America’s obesity epidemic appears to be making the coronavirus outbreak more dangerous — and potentially more deadly — in the United States, new research suggests. For younger and middle-aged adults in particular, carrying excess weight may significantly boost the likelihood of becoming severely ill with COVID-19.
The evidence for this comes from thousands of COVID-19 patients who sought treatment in emergency departments in New York, and it’s prompting alarm among doctors and other health experts. In the U.S., 42.4% of adults have obesity, which means their body-mass index, or BMI, is 30 or more.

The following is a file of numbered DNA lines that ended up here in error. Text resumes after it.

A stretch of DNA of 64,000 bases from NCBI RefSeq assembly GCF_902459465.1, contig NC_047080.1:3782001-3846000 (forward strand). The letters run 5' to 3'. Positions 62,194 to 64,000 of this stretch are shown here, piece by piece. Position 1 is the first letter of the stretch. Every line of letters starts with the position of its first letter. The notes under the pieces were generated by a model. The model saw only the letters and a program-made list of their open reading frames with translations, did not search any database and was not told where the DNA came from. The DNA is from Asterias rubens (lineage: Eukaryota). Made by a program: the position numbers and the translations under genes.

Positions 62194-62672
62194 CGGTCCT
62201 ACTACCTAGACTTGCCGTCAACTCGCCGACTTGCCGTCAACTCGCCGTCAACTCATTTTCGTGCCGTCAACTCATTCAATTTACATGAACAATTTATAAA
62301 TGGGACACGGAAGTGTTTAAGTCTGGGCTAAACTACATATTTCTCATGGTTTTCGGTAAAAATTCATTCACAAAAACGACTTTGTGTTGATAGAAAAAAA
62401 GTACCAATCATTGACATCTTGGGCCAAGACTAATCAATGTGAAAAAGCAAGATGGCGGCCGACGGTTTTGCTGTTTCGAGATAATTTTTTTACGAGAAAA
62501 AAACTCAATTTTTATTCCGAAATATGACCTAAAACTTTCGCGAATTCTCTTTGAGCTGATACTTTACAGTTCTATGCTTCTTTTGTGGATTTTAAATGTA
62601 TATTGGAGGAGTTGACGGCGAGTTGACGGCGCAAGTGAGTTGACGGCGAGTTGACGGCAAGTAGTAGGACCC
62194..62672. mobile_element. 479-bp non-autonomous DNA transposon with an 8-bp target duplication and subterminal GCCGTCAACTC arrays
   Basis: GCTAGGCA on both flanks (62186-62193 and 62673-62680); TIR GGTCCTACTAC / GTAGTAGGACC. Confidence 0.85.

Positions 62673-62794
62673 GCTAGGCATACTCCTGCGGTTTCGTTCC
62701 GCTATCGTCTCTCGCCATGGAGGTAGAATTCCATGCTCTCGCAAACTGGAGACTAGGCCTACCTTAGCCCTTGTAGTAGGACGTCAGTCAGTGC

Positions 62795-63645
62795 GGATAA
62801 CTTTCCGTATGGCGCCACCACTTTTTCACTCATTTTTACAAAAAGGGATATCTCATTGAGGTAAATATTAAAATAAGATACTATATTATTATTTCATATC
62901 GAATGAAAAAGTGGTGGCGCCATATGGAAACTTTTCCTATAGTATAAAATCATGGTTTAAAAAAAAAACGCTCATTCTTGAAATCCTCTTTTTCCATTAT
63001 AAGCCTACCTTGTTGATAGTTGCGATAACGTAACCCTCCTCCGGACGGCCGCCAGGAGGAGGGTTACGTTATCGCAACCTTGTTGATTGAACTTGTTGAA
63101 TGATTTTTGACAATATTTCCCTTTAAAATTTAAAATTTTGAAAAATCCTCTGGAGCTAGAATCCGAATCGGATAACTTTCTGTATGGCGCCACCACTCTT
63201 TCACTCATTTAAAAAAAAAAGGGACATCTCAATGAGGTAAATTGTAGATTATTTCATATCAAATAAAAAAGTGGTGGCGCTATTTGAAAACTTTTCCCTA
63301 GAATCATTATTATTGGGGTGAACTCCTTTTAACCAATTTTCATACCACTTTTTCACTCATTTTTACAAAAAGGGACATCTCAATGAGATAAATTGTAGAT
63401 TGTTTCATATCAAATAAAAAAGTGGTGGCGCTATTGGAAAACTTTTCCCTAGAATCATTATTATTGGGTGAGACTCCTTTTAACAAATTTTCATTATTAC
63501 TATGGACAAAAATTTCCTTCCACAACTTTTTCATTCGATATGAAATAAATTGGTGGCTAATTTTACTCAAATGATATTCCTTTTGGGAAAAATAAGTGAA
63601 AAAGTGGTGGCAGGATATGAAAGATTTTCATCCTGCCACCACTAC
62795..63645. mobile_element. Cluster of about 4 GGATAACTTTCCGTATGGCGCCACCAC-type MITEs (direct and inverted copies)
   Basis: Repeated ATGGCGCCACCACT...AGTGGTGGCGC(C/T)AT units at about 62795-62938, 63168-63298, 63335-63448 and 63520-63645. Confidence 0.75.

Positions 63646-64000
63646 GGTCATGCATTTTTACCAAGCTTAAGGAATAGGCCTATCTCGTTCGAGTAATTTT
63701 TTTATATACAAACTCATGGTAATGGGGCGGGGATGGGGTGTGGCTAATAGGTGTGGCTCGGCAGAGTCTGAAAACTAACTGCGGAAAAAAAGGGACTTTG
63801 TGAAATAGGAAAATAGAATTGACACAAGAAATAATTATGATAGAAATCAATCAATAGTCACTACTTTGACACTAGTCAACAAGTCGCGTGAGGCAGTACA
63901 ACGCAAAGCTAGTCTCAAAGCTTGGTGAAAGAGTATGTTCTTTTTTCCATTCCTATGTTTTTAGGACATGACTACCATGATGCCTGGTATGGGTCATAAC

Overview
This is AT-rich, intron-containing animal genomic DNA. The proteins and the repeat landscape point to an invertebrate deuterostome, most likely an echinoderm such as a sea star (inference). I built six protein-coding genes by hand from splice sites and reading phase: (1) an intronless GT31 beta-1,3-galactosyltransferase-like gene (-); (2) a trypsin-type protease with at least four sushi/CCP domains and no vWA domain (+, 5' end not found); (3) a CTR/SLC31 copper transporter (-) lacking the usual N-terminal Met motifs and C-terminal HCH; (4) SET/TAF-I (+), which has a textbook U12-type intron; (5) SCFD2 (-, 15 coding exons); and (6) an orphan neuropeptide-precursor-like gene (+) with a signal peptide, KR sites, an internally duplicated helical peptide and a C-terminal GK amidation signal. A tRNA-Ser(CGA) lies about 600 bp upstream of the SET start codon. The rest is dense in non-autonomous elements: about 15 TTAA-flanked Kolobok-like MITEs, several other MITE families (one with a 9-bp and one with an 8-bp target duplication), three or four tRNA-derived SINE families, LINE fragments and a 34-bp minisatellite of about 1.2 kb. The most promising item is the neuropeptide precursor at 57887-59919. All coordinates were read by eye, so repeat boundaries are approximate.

In one of two new studies released this week, COVID-19 patients who were younger than 60 and had a BMI between 30 and 34 were twice as likely as their non-obese peers to be admitted to the hospital for acute care instead of being sent home from the ER. They were also 1.8 times more likely to require critical care in a hospital’s intensive care unit.